If you like authors such as Dinah Jefferies and Santa Montefiore then it is just possible that you would also enjoy novels by Charlotte Betts. An author of historical romance, she conjures a vibrant sense of place and time for whatever century she is writing in. In The Dressmaker’s Secret (13525) we are taken to Italy in 1819 where Emilia and her mother drift from town to town making a living as dressmakers. When they finally find a town to settle in, the outlook is positive but a vicious attack on her mother and a deathbed confession turns Emilia’s world upside down.

If you were asked to name some of the world’s most famous explorers then Christopher Columbus would no doubt feature on that list. He was an Italian explorer, navigator, and colonist who completed four voyages across the Atlantic Ocean supported by the Catholic Monarchs of Castile and Aragon. His chronicling of these journeys are all brought together in The Four Voyages of Christopher Columbus (13430) which gives a real insight into the events that unfolded including things like crew rebellions and the lives of sailors at that time and the discovery of new islands, tribes, cultures, animals, crops and diseases. A voyage of discovery in the words of the explorer himself.

Writing a diary is a pastime that countless numbers of people have undertaken over the centuries. It is in fact one of the main ways in which we can learn so much about people who have lived before us including the social history of that time, and in these circumstances their existence is invaluable. A diary can also be a useful tool in working through emotions or difficult periods as sometimes it is easier to write things down than speak about them. It is also a place that you can embellish your thoughts as after all the majority of people write a diary believing it won’t be read by anyone else! The diary has a history and the way in which we keep them and indeed how we talk about our most private thoughts has evolved over time, so that there is a question as to whether the practice of keeping a diary has been replaced by social media platforms such as Twitter. If this discourse has attracted your attention, then try The Private Life of the Diary by Sally Bayley (13432) who discusses the topic in more detail.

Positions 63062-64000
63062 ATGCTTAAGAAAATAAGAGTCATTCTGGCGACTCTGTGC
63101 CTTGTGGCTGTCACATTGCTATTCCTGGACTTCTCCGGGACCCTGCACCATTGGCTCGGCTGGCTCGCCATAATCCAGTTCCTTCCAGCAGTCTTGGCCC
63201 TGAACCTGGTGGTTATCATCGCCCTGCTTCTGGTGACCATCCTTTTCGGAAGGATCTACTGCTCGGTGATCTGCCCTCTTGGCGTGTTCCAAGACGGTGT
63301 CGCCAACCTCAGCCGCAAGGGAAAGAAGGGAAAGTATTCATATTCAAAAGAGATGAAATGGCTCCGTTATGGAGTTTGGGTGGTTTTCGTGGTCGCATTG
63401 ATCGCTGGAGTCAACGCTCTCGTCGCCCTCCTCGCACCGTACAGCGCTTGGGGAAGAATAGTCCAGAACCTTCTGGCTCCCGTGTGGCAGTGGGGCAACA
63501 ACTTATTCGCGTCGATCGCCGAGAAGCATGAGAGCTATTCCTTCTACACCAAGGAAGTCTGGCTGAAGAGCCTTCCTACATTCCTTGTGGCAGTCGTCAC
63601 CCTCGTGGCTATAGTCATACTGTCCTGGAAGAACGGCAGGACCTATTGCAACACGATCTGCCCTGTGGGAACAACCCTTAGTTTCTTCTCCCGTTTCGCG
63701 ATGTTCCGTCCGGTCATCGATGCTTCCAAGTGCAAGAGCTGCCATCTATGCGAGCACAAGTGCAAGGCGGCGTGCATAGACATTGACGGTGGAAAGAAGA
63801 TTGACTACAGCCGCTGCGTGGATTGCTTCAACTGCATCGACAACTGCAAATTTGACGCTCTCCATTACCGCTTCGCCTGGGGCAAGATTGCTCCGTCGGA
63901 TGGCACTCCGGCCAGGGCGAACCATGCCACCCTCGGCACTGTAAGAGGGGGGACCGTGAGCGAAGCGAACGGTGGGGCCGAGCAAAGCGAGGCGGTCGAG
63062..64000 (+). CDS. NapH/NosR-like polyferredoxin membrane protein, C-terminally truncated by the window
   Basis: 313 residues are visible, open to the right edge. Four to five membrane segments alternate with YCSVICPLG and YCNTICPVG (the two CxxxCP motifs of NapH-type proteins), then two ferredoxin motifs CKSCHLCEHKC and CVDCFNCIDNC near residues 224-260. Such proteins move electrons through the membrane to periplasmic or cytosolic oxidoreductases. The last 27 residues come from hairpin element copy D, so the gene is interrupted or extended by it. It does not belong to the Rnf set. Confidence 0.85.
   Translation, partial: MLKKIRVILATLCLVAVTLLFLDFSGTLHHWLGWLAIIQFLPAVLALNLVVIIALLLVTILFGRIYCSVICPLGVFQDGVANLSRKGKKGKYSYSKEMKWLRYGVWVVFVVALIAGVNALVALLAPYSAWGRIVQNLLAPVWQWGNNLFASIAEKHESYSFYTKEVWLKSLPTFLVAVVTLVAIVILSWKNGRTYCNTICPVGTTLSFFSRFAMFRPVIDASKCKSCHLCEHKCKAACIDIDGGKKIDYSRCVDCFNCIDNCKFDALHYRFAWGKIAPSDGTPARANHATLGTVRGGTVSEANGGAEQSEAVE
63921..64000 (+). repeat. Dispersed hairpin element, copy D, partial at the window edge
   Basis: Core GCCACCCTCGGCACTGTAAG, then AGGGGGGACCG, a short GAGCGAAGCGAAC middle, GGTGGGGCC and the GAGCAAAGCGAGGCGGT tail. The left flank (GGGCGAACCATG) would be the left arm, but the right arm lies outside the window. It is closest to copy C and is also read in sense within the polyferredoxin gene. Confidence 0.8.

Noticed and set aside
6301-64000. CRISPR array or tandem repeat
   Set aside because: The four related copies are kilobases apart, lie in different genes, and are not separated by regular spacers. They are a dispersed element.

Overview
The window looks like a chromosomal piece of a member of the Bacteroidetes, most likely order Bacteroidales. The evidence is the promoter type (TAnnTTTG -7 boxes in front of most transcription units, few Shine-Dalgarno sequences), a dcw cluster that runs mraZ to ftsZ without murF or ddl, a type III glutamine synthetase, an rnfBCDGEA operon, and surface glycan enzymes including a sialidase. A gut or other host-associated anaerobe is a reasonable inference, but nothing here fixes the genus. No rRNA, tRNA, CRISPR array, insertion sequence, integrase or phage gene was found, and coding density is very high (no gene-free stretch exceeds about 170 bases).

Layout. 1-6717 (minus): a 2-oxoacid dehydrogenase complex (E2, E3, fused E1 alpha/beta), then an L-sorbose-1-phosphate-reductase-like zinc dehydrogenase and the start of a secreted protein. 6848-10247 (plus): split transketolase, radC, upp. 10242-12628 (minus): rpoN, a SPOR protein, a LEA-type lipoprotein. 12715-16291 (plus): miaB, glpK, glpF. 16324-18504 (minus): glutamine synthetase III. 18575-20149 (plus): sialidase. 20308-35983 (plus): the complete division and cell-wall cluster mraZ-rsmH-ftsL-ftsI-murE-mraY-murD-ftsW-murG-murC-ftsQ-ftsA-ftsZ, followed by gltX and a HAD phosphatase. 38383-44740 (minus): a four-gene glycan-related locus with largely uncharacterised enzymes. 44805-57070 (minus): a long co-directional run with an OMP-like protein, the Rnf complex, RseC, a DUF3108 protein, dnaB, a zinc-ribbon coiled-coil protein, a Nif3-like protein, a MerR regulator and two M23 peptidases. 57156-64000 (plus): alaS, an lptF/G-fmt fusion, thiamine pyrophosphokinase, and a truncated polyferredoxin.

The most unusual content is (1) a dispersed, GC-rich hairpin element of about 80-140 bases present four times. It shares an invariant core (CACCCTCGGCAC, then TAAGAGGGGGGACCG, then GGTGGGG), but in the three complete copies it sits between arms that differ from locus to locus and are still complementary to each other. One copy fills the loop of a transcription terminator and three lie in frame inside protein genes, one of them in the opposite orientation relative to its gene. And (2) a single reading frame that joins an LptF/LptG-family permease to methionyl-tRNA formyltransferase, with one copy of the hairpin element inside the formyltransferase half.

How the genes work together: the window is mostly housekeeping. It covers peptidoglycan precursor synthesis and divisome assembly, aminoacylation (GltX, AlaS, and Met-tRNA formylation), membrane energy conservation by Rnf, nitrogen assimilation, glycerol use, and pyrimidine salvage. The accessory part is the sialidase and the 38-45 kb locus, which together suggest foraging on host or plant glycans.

Author James Henry brought back R D Wingfield’s character DI Jack Frost writing prequels to the series which began with First Frost. He has now introduced us to a Detective Inspector of his own creation in the form of Nick Lowry, who we meet for the first time in the crime novel Blackwater (13469). Set in the 1980’s we are taken to the Blackwater Estuary in Essex where an illicit shipment, will frantically accelerate tensions in the historic town, and leave its own murderous trace. Nick Lowry and his team must now put disagreements aside and work together against this new enemy that threatens to harm the community.

Charles Mingus Juniorwas an American jazz double bassist, pianist, composer and bandleader. He is considered to be one of the greatest jazz musicians and composers in history, with a career spanning three decades and collaborations with other jazz legends such as Louis Armstrong, Duke Ellington and Charlie Parker. His memoir Beneath the Underdog (13546) describes his interesting and sometimes turbulent journey towards the acclaim of being one of the greats of twentieth century music.